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Darren_O

FW190 and Spitfire PSS build

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Darren_O

Having attended a PSSA meeting on the Orme I decided a PSS model should be added to the hangar. I wanted some experience with traditional balsa modelling as well so I went looking for kits and plans.

Somehow I ended up with these two half finished airframes in exchange for a careworn £10 note. Too cheap to pass up...

They've been part built so it's mainly sanding, shaping and filling holes where engines were. 

I'll add to this as the builds move along. Any tips or help greatly accepted. It'll be slow going, I hadn't planned on so many mouldies ending up on the workbench as well...

I'm no rivet counter, so scale accuracy isn't high up the list. If they fly I'll be happy..

 

 

s-l1600.jpg

s-l1600 (1).jpg

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pete beadle

Well found Darren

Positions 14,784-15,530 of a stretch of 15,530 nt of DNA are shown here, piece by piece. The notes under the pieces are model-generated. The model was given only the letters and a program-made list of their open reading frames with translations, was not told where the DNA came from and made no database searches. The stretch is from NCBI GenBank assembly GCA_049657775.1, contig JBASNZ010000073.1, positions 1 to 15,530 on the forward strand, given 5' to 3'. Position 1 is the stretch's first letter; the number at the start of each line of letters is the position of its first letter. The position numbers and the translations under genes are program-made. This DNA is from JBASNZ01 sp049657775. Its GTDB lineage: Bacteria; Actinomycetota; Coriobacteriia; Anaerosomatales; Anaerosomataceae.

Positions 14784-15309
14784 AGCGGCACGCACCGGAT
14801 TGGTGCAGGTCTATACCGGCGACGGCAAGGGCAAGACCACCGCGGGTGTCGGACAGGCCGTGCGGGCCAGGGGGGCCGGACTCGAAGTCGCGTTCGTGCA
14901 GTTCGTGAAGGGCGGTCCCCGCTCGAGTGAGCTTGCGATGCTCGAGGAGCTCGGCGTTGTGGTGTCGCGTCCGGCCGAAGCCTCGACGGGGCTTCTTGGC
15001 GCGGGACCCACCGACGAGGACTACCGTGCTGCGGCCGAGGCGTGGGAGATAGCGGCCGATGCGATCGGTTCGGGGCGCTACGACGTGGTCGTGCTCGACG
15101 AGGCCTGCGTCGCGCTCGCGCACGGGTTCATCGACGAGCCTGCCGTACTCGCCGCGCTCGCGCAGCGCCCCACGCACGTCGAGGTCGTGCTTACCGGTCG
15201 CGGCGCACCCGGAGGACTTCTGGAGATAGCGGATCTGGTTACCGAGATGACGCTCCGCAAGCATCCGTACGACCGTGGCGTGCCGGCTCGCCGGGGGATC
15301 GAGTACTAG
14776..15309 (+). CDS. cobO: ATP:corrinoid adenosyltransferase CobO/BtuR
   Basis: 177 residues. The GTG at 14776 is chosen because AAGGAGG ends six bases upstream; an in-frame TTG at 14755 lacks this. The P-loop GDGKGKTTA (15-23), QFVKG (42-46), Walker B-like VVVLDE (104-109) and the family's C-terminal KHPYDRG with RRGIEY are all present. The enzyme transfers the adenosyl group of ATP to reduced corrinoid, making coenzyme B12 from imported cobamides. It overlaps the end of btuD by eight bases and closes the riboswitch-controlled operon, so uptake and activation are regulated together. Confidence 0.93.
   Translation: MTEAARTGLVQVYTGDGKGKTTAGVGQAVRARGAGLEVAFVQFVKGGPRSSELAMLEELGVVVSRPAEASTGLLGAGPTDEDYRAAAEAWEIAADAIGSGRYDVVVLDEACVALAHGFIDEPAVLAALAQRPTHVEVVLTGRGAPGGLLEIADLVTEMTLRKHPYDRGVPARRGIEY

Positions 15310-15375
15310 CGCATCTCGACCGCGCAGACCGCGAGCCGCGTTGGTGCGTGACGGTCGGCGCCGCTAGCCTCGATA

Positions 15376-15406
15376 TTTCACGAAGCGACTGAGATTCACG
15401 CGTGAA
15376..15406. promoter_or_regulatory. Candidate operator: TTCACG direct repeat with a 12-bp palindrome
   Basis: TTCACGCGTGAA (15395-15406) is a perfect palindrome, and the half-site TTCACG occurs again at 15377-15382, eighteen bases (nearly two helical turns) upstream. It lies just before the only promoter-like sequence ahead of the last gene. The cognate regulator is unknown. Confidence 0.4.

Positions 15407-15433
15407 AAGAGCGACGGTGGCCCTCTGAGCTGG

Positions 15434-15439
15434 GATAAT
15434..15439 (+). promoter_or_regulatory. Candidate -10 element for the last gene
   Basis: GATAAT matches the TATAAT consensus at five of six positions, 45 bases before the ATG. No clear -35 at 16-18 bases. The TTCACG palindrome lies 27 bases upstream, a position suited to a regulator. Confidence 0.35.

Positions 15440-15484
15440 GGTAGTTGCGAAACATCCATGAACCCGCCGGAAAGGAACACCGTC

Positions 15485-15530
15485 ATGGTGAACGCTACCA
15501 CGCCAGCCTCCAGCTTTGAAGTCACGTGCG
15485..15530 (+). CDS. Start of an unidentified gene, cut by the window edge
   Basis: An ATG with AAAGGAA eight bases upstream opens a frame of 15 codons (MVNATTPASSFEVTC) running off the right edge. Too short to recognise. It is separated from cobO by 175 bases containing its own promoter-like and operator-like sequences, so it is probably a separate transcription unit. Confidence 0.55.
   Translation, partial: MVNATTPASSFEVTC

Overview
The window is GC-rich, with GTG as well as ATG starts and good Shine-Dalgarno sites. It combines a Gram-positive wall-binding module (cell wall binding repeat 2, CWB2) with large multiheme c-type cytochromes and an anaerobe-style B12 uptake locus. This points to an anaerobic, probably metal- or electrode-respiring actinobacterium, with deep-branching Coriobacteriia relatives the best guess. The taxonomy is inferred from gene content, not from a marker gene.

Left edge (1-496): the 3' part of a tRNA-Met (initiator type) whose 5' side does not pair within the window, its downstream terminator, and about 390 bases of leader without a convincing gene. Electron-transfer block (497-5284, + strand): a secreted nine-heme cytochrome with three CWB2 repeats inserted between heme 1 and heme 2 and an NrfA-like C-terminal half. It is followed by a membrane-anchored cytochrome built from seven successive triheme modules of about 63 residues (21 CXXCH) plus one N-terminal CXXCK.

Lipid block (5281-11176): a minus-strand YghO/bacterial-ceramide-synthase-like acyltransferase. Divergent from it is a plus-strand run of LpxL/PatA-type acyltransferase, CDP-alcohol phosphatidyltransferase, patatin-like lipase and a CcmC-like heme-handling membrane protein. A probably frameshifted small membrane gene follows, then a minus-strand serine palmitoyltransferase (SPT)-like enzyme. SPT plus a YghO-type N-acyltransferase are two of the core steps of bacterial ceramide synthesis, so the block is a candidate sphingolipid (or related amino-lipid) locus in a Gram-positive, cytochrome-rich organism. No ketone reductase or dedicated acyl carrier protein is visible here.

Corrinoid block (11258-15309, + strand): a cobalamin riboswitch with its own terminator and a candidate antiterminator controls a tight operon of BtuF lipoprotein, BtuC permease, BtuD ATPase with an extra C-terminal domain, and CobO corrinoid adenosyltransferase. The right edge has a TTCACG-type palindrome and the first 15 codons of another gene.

As a long-time purchaser of power models I converted to PSS I commend you:yes:

If you're not to bothered about scale fidelity, can I suggest you refine your future purchases to lightweight structures with non-scale (more) wing area?

For me, the best source of "cheapie" PSS subjects is "bin-jobs" of little RTF electric models sold by HobbyKing, Staufenbiel and such, where the open structure balsa/ply and even foam construction requires better soaring performance to compliment their little leccy motors

Which models do I mean? - U2 spyplanes, Fourniers, EDF jets other than the F104A Starfighter  and other similar subjects......

The best PSS model I ever owned was a dinky little plastic-fuselaged low wing copy of a generic commercial light aircraft, called a Kyosho "Petit Robin". I removed the brushed motor/ESC and ni-cad power battery, oh, and prop from it, put a 1000mAh NiMh battery in the nose and chucked it off a hill, several hills in fact. I bounced it off slopes all over the South East until it was cut in half by a Zagi carrying ballast playing about at F3F.......owing me absolutely nothing......:D

Happy days indeed........

Regards

Pete

BARCS1702 

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Scram